Randolph C. Martin, Chair
John T. Addison, Ph.D., London School of Economics, 1971, Hugh C. Lane Sr. Professor in Economics
McKinley L. Blackburn, Ph.D., Harvard University, 1987
Henry W. Chappell, Ph.D., Yale University, 1979
Randolph C. Martin, Ph.D., Washington University, 1971
John H. McDermott, Ph.D., Brown University, 1979
Doug P. Woodward, Ph.D., University of Texas, 1986, Director, Division of Research
Janice Boucher Breuer, Ph.D., University of North Carolina, 1987
Melayne M. McInnes, Ph.D., Yale University, 1998
William H. Phillips, Ph.D., Massachusetts Institute of Technology, 1980
Chun-Hui Miao, Princeton University, Ph.D., 2005
Donald L. Schunk, Ph.D., University of Tennessee, 1999
James Bradley, C.Phil., University of North Carolina, 1970
Donald C. Balch, M.A., University of South Carolina, 1988
Distinguished Professors Emeriti
Gerald E. Breger, Ph.D., University of Arkansas, 1964
Robert J. Carlsson, Ph.D., Rutgers University, 1964
Robert W. Clower, Doctor of Letters, Oxford University, 1978
Elchanan Cohn, Ph.D., Iowa State University, 1968
B.F. Kiker, Ph.D., Tulane University, 1965
W. Pierce Liles, Ph.D., University of South Carolina, 1972
William F. Putnam, M.A., University of South Carolina, 1957
Ronald P. Wilder, Ph.D., Vanderbilt University, 1969
C. Glyn Williams, Ph.D., University of Virginia, 1960
David R. Pender, M.B.A., New York University, 1951
William S. Rawson, Ph.D., Duke University, 1967
The Department of Economics offers majors in both the College of Arts and Sciences and in the Moore School of Business. Economics majors in the College of Arts and Sciences may earn the B.A. or B.S. degree by completing the 24-hour major requirement along with the college core, distribution requirements, and cultural-awareness and writing-emphasis requirements as described in the basic degree requirements in liberal arts. Business economics majors in the Moore School of Business may opt for a 12-hour major or a 24-hour intensive major as described in the degree requirements for the Bachelor of Science in Business Administration. This major combines course work in economics with the business course work in management science, accounting, management, marketing, and finance, along with a general education core. Students are encouraged to talk with an advisor in the economics department to gain further information about the differences between the B.A. and B.S. in economics in the College of Arts and Sciences and the business economics major in the Moore School of Business.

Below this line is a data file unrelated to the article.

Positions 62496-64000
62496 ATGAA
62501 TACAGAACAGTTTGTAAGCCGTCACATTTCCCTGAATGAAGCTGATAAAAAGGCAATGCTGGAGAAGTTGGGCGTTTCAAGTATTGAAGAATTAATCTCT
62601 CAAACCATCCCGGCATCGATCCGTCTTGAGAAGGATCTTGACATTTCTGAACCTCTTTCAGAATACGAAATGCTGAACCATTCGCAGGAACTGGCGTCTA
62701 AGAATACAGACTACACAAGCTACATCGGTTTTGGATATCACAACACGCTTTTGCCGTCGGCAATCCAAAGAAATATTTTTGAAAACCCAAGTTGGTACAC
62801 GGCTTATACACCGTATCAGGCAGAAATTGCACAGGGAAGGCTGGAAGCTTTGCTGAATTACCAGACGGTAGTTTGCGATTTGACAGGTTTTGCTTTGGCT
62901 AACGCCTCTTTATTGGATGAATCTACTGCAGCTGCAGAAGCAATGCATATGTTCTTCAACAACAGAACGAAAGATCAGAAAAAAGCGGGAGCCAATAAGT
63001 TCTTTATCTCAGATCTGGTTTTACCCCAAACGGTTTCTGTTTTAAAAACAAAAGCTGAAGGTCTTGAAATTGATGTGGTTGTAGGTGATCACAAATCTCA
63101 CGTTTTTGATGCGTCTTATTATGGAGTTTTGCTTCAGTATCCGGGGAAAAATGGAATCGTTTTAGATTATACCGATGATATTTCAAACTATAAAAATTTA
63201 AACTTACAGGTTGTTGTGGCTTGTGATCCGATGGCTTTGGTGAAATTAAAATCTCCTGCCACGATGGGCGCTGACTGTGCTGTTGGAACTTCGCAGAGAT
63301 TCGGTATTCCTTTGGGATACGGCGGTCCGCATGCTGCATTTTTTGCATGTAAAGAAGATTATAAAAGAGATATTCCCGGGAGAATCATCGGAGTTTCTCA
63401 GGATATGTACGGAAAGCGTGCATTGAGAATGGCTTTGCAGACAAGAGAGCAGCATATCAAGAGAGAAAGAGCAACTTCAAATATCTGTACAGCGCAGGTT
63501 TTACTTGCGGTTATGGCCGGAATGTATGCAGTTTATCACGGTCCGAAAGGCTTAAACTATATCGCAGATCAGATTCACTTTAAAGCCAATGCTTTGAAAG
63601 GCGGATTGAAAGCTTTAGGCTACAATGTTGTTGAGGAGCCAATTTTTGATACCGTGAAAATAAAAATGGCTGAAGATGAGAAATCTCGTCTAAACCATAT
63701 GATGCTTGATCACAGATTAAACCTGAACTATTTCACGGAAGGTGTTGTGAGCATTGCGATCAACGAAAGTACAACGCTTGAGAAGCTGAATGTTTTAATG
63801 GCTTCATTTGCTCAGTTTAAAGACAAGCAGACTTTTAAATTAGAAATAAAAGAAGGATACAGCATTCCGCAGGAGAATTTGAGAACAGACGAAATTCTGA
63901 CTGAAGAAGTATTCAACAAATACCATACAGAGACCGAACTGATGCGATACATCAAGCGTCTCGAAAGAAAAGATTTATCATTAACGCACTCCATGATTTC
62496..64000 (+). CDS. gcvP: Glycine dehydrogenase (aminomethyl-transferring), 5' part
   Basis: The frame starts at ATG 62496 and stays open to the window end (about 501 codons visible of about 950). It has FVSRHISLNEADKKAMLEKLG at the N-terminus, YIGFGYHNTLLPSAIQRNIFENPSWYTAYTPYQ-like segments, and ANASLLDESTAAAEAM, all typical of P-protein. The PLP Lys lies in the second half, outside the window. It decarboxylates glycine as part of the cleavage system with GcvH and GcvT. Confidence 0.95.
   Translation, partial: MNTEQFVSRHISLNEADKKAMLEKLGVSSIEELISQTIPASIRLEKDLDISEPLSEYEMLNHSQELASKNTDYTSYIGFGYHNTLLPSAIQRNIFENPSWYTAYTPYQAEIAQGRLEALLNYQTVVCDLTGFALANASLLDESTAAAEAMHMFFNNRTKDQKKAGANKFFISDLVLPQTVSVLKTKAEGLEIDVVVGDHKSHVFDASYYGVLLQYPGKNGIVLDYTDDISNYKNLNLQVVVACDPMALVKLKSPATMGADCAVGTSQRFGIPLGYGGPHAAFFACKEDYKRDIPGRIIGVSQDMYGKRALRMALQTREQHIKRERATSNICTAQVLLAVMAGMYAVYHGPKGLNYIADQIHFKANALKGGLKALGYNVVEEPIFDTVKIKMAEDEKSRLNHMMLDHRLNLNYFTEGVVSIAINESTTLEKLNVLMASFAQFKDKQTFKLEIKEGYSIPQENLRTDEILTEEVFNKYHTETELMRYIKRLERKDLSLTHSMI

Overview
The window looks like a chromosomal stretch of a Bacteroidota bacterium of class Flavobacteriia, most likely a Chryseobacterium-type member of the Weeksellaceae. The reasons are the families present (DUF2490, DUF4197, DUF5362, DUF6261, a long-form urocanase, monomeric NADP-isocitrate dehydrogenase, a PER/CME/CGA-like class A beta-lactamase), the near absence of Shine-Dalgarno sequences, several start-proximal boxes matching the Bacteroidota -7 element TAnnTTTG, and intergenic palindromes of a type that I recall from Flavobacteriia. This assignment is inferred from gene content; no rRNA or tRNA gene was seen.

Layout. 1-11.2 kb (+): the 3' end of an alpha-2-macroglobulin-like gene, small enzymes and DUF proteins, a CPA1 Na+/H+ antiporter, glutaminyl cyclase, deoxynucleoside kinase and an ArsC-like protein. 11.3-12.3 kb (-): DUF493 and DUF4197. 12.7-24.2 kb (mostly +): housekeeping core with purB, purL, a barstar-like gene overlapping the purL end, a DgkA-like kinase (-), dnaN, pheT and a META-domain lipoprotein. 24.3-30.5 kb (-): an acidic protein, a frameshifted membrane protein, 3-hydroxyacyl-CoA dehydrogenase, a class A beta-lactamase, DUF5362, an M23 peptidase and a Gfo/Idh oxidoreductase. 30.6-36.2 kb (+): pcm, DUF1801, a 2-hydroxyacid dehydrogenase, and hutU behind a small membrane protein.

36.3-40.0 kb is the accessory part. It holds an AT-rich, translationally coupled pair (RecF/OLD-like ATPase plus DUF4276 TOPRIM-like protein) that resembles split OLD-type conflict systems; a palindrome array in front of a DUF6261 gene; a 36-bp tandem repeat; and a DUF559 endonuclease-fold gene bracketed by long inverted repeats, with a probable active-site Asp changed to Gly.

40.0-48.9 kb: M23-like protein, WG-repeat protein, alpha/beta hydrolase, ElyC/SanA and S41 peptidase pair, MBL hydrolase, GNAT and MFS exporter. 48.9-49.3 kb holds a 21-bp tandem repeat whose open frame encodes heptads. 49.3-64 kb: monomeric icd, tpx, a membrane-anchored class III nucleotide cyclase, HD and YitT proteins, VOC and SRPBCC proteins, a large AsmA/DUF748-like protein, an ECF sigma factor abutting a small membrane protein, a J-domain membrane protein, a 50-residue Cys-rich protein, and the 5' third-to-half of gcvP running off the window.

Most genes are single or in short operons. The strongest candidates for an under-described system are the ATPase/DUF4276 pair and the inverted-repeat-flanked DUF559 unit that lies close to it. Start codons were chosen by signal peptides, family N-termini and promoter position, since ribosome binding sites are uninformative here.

Lower division. Freshmen and transfer students must meet all University and college admission requirements. Students transferring from other institutions or from other majors on the Columbia campus must meet all such requirements and have a GPA of 2.25 or better. All students enter the lower division when the economics major is declared.
Lower division. Students in the lower division may not enroll in ECON 321/322 or in courses for which these courses are prerequisite.
Upper division. Progression into the upper division requires the completion of ECON 221 and 222 (or ECON 224) and MATH 122 or 141 with a grade of C or better in each of these courses.
1. General Education Requirements (53-65 hours)
The following courses fulfill some of the general education requirements and must be completed with a minimum grade of C for a B.A. or B.S. degree in economics: ECON 221 and 222 or ECON 224; MATH 122 or MATH 141; and STAT 201.
2. Major Requirements (24 hours)
Major Core (9 hours)
ECON 321 Economic Theory (Micro)
ECON 322 Economic Theory (Macro)
ECON 511 Senior Seminar in Economics
Electives in Economics (300 level and above) (15 hours)
No more than 6 hours of 300-level electives may count toward an economics major.
3. Cognates/Minor, see College of Arts and Sciences (12-18 hours)
4. Electives, see College of Arts and Sciences
Students who plan to major in economics are advised to consult the director of undergraduate studies in economics during the freshman year.
Course Descriptions (ECON)
ECON 221 and 222, or ECON 224 are prerequisite to all 300-, 400-, and 500-level economics courses.